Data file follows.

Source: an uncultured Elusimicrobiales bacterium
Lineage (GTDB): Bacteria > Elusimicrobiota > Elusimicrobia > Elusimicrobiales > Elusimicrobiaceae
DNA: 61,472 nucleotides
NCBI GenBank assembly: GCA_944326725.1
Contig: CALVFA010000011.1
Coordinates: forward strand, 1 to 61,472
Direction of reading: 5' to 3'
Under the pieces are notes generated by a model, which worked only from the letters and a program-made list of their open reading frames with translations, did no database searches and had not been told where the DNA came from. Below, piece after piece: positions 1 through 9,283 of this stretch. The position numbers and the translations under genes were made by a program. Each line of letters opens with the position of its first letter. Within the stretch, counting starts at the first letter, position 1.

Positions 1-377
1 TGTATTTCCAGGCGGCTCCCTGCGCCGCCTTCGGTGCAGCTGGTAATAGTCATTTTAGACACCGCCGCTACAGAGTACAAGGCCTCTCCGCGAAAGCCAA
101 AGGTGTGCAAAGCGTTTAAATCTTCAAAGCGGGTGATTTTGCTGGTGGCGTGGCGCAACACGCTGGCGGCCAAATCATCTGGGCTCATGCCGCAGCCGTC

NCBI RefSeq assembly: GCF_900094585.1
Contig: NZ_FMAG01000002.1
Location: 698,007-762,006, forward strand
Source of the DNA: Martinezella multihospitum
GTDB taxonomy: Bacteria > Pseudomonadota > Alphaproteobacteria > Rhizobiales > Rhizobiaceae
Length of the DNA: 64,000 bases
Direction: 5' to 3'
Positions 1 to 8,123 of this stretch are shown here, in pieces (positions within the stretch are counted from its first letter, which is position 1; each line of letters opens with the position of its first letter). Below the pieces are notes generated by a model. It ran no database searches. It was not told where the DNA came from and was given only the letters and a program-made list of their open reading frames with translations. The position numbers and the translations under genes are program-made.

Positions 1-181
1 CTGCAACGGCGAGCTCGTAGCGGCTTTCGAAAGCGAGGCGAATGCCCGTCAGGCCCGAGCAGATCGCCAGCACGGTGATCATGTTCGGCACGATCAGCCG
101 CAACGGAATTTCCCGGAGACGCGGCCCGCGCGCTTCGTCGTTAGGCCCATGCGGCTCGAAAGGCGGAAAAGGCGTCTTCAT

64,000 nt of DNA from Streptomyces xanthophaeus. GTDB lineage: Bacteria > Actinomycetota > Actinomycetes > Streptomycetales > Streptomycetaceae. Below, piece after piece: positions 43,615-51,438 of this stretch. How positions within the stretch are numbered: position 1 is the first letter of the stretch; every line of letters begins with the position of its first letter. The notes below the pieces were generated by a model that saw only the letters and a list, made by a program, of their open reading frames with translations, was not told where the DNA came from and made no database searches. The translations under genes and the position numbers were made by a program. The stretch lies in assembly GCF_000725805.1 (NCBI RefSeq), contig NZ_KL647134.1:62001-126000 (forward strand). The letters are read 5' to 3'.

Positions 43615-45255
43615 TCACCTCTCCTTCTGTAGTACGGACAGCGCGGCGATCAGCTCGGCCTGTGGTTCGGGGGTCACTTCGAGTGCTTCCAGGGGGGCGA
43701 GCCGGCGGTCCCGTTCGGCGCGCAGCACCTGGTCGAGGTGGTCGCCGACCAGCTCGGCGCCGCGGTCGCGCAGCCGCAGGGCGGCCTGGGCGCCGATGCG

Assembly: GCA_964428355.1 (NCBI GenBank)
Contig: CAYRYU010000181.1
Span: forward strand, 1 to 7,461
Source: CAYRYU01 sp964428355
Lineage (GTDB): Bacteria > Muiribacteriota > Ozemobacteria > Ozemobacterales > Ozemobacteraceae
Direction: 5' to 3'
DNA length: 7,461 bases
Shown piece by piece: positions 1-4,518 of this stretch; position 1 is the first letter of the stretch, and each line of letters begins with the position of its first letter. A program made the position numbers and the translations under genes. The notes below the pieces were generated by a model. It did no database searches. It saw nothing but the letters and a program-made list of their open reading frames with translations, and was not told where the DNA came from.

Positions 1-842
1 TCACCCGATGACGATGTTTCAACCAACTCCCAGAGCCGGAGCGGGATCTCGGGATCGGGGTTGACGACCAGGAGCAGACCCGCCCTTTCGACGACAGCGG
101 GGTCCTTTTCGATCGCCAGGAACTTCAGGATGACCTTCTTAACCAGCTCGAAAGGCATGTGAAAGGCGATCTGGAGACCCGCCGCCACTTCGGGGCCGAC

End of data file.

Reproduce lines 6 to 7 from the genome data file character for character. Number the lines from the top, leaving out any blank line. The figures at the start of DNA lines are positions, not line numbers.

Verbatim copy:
Coordinates: forward strand, 1 to 61,472
Direction of reading: 5' to 3'